Syrian refugees describe violent crackdown, sectarian clashes
Syrian refugees from a Sunni village near Homs have taken shelter in a Lebanese border town. But their hosts are deeply uneasy about the unrest roiling Lebanon's powerful neighbor.
Knaysse, north Lebanon
This tiny wind-blown village in northern Lebanon has become a refuge for Syrians fleeing a crackdown by Syrian troops two miles away in Heet.Skip to next paragraph
Subscribe Today to the Monitor
“We had to crawl through rocks and the soldiers were shooting non-stop to try and prevent people leaving and firing flares in the sky to try and see us,” says Ahmed, a teenager who escaped four days ago with most other residents of Heet, using the cover of night to make a dash for the border. “It was very frightening. Small children were crying. It took us an hour to come here.”
Although the residents of Knaysse sympathize with their Syrian friends and relatives from Heet and are happy to shelter them, they are careful to avoid public comment on the turmoil in Syria. They have no wish to jeopardize their cordial relations with the Syrian border authorities who allow them to cross the frontier to purchase cheap household goods in Syrian markets.
Such local ambivalence reflects more broadly the deep unease in Lebanon over the unrest roiling its powerful neighbor – an unease that stands in stark contrast to Turkey's highly organized refugee camps and outspoken criticism of President Bashar al-Assad's regime.
The opposition protest movement in Syria is mainly drawn from the majority Sunni population, which has cast a sectarian edge to the unrest and won the sympathy of many Lebanese Sunnis. However, the newly formed Lebanese government is close to the Assad regime and has tried to ignore the influx of a few thousand Syrians escaping crackdowns along the Lebanon border in the past four months.
However, Knaysee lies only 18 miles west of Homs, which lately has witnessed a surge of sectarian violence, leaving some 50 people dead since Saturday. While Heet, a mainly Sunni village, has not seen such violence itself, it is surrounded by villages whose residents belong to the Alawite faith, an offshoot of Shiite Islam that forms the backbone of the Syrian regime.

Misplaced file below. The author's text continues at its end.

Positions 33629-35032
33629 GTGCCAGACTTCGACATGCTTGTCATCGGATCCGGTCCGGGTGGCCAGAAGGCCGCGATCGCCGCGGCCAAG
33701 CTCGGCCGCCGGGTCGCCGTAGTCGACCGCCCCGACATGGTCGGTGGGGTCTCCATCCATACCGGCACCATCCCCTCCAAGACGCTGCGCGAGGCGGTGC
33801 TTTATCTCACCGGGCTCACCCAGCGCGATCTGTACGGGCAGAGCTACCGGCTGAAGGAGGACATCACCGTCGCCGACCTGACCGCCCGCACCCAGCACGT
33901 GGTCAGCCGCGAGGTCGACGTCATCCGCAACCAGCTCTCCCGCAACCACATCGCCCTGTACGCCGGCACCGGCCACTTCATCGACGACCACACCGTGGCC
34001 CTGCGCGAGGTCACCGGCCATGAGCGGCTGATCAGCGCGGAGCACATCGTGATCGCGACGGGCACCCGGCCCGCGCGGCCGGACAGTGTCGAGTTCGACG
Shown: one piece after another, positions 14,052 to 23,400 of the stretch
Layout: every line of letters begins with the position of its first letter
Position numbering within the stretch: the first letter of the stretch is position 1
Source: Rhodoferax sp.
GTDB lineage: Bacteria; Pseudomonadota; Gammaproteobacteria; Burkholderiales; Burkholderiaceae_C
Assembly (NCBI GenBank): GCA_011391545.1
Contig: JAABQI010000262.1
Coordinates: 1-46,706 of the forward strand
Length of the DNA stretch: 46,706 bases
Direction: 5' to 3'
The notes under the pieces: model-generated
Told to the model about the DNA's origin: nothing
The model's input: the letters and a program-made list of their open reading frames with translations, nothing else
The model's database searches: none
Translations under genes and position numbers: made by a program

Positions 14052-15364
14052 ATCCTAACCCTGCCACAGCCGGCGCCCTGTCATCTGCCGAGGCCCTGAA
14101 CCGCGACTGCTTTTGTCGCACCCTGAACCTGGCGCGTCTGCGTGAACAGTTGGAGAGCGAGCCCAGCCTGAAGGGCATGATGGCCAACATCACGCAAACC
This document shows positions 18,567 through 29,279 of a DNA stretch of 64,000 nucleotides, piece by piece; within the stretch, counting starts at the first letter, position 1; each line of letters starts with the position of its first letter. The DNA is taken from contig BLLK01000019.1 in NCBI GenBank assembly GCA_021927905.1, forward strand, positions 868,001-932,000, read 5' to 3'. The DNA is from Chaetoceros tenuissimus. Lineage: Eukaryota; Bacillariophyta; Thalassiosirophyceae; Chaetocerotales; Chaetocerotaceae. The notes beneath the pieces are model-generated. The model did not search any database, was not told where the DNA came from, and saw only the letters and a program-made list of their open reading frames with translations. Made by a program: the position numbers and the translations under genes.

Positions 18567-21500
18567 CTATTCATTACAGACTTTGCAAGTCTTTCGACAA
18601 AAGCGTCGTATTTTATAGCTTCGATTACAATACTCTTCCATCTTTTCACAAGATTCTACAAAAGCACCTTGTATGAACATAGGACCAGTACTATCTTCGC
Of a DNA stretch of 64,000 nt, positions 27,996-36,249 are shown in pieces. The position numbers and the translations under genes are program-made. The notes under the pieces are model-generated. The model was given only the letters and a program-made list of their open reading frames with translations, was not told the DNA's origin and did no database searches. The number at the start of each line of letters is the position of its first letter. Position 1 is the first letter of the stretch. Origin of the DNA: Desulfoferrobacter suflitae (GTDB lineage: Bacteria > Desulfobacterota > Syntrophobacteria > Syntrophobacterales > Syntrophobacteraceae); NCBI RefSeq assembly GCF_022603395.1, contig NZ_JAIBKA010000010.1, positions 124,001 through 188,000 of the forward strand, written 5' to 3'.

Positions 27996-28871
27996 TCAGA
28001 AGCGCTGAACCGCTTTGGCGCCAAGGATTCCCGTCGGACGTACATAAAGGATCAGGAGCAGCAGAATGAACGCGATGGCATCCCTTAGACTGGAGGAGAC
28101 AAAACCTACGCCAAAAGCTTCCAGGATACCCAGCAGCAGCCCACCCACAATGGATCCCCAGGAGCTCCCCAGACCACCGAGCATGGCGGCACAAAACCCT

Ahmad and other refugees, who requested anonymity for fear of reprisal, have come to view the struggle between the regime and the opposition in stark sectarian terms.
“The Alawites are trying to eliminate the Sunnis in the area and the Sunnis are trying to eliminate the Alawites. Only the Alawites are winning at the moment because they have weapons and we don’t,” says Mustafa, Ahmad’s friend from Heet.
Deep-rooted opposition to Assad regime, despite crackdowns
Such sentiment strikes a nerve in Lebanon, a country defined by its chaotic sectarian character and where current political divisions follow broad communal lines. Many Lebanese are worried that the longer the unrest continues in Syria, the greater the change that it will seep into Lebanon. Already there have been isolated clashes between Lebanese Sunnis and Alawites in the northern city of Tripoli.
While international attention has focused on the larger urban centers in Syria such as nearby Homs, protests by the few hundred residents of Heet underlines just how deep-rooted and widespread the opposition to the Assad regime has become four months after demonstrations broke out.
Those residents of Heet who have fled to Knaysse say that elements from the Syrian army’s Fourth Division, which is headed by Maher al-Assad, the younger brother of the Syrian president, and Alawite militiamen known as shabiha have instituted a reign of terror in the village.